Results. Treatment-seeking obese preschoolers had a mean z-BMI of 2.37 (SD = 0.58) and a mean BMI percentile of 98.39 (SM = 1.47). Parents in the treatment-seeking obese sample reported significantly lower total HRQOL for their preschooler than those in the nonclinical comparison sample (P = 0.001; means scores = 83.01 and 88.52, respectively). This between-group difference score exceeded the cut-off for what is considered a minimally clinically important difference score [2]. Treatment-seeking parents also reported significantly lower scores than controls on physical health (P = 0.03; mean scores = 86.46 and 91.08, respectively) and psychosocial health (P = 0.001; mean scores = 80.84 and 86.86, respectively). Within the psychosocial functioning domain, parents in the treatment-seeking obese sample reported significantly lower scores for both emotional functioning (P < 0.001; mean scores = 75.00 and 82.79, respectively) and social functioning (P < 0.004; mean scores = 80.84 and 90.47, respectively); these between group differences did not reach minimally clinically important differences. There was no significant difference between groups on school functioning (P < 0.25).

Exploratory item-level analyses revealed that relative to the nonclinical comparison sample, parents in the treatment-seeking obese sample reported that their preschooler had significantly lower energy levels and significantly more difficulty walking, running, participating in sports and exercise, and lifting heavy objects. Further, the preschoolers in the treatment-seeking sample were described as having significantly higher levels of worry, greater difficulties sleeping, and greater difficulty engaging in activities. Parents in the treatment-seeking obese sample also reported that their preschooler experienced significantly greater teasing than their peers in the nonclinical comparison sample.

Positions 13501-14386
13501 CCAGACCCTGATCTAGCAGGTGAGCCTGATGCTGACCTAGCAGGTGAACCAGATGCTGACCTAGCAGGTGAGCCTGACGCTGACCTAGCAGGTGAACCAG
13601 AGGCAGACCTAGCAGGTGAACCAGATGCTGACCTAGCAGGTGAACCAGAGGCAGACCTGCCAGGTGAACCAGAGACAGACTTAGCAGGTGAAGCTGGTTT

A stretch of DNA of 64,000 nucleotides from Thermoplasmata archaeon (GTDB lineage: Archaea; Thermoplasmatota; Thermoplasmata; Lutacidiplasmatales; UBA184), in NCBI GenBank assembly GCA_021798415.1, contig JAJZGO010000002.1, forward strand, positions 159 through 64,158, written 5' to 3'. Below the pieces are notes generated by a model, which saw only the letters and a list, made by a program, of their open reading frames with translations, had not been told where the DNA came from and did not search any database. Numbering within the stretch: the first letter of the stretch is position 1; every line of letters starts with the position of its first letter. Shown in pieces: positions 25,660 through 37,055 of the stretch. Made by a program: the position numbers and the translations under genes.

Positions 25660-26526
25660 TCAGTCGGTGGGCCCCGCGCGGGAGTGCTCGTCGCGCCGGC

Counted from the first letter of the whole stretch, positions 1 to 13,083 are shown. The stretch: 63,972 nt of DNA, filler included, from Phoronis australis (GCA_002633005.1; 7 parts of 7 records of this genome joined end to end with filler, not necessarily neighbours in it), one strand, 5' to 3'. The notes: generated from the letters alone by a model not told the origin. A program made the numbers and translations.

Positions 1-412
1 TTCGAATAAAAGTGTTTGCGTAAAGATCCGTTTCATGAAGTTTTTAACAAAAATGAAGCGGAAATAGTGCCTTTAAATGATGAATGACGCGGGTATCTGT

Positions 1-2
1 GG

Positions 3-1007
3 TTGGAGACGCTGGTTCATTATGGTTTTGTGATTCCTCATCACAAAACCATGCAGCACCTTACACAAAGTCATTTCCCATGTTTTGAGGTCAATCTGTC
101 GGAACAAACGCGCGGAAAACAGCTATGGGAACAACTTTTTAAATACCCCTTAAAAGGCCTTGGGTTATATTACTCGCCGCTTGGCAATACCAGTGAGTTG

Conclusions. Study results indicate that parents in treatment-seeking families perceive obese preschoolers as having lower HRQOL. The researchers suggest that discussing HRQOL may be an effective strategy for health care professionals to raise the subject of weight with parents of overweight preschool children.

 

Commentary